Category Archives: Winter

The Gingerbread Baby!

Another favorite Gingerbread story of ours is The Gingerbread Baby written by Jan Brett. This a great story to use during your Gingerbread Unit or for an author study. Jan Brett has some awesome winter books that would make for a great author study for this time of year.

Our favorite part of The Gingerbread Baby book unit is our tiered story organizer. This is twist on the traditional story map – using the same elements, but allowing more room for the students. The story organizer covers characters, setting, problem and solution. Each page tells students what to write about, and almost all the pages have the students illustrate parts of the story.

We also really love our gingerbread house glyph. Students will create a gingerbread house by answering questions about the story. We’ve included a blank gingerbread house and the candy pieces for the house.

Since this story takes place in a Swiss village, we have created a writing plan and writing paper for students to think about the differences that would occur if the story took place where you live.

We’ve also included a basic sequencing story map with beginning, middle, and end. You’ll also find a writing prompt/page where students write about how they would catch the Gingerbread Baby and a Venn diagram to compare The Gingerbread Baby to the original story. {This is the only single story that contains a Venn diagram – more charts, organizers, etc. that can be used with multiple stories will be in the combined unit.} There are also some additional math worksheets for students to work on counting and/or skip counting (just for fun!). And of course, you will find twenty vocabulary cards – as usual!

Students love this book and it is essential if you want to use a fun story we will be talking about later this week – Gingerbread Friends – where the Gingerbread Baby’s story continues!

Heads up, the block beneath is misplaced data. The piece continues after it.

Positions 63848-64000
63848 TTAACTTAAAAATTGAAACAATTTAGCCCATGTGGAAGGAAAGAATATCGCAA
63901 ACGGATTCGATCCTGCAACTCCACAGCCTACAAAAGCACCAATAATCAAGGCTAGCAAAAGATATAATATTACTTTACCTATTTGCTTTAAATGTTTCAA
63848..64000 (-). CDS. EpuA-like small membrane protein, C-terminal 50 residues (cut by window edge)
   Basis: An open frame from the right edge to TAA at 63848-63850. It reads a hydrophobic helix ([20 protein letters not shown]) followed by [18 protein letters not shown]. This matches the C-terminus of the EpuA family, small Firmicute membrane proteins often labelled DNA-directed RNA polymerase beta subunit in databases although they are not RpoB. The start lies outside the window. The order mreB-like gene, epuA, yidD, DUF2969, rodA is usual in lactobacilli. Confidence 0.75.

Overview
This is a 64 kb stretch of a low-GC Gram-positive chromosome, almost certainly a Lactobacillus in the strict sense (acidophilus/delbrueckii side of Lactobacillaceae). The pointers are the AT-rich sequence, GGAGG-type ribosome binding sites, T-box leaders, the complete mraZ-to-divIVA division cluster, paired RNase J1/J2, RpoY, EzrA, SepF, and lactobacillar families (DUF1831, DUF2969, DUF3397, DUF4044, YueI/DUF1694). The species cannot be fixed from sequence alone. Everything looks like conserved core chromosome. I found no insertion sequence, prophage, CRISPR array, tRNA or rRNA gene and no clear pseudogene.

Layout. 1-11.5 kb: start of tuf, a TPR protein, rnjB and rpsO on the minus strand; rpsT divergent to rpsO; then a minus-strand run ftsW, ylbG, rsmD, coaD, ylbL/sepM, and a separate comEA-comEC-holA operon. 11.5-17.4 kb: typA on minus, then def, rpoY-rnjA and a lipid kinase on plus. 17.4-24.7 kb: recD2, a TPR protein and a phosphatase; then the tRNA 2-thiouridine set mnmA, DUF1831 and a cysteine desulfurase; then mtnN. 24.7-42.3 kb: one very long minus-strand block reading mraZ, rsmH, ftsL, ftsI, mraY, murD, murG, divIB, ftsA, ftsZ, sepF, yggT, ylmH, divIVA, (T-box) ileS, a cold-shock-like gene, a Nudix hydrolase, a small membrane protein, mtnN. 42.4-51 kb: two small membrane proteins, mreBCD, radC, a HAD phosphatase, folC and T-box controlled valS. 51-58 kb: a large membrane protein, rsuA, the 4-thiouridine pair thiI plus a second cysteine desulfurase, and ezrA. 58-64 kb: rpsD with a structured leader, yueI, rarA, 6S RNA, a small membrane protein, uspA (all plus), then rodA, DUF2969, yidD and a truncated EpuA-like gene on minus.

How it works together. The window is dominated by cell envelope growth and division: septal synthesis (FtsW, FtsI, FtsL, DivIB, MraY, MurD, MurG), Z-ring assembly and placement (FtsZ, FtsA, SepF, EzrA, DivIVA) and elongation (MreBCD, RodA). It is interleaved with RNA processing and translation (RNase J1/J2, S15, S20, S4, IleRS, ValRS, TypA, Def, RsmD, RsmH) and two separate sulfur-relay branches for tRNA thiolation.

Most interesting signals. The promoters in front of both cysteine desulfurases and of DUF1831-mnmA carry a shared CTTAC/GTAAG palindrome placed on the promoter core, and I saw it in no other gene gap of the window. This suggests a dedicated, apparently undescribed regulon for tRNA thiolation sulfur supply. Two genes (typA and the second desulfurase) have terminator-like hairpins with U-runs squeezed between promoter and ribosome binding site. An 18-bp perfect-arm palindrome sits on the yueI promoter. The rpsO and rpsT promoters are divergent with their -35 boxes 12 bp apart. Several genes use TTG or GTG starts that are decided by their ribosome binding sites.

This unit is available for purchase on its own, in our Jan Brett Winter Book Units, and will be available in the Gingerbread Unit as well.

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The Sourdough Man: An Alaska Folktale

Over the years, the classic story of the Gingerbread Man has been retold again and again. Over the next few days will be telling you a little bit about some of the unique or fun versions we have come across.

First up – The Sourdough Man

 
Obviously this story takes place in Alaska. Rather than the traditional gingerbread cookie, our main character is a loaf of sourdough bread. The Sourdough Man runs away from numerous animals (all native to Alaska) such as caribou and lemmings. Overall, we are introduced to nine animals! The ending to this story is the more similar to the original tale. An arctic fox tricks the Sourdough Man into being eaten in the middle of a river.

One interesting thing we noticed about this story was the author’s descriptive writing. In the beginning of the story, Cherie Stihler devotes an entire paragraph the the Sourdough Man’s appearance, however the character depicted is very plain. In our book unit, we’ve included a template for your students to decorate the Sourdough Man the way they hear the character described as before you show them the illustrations.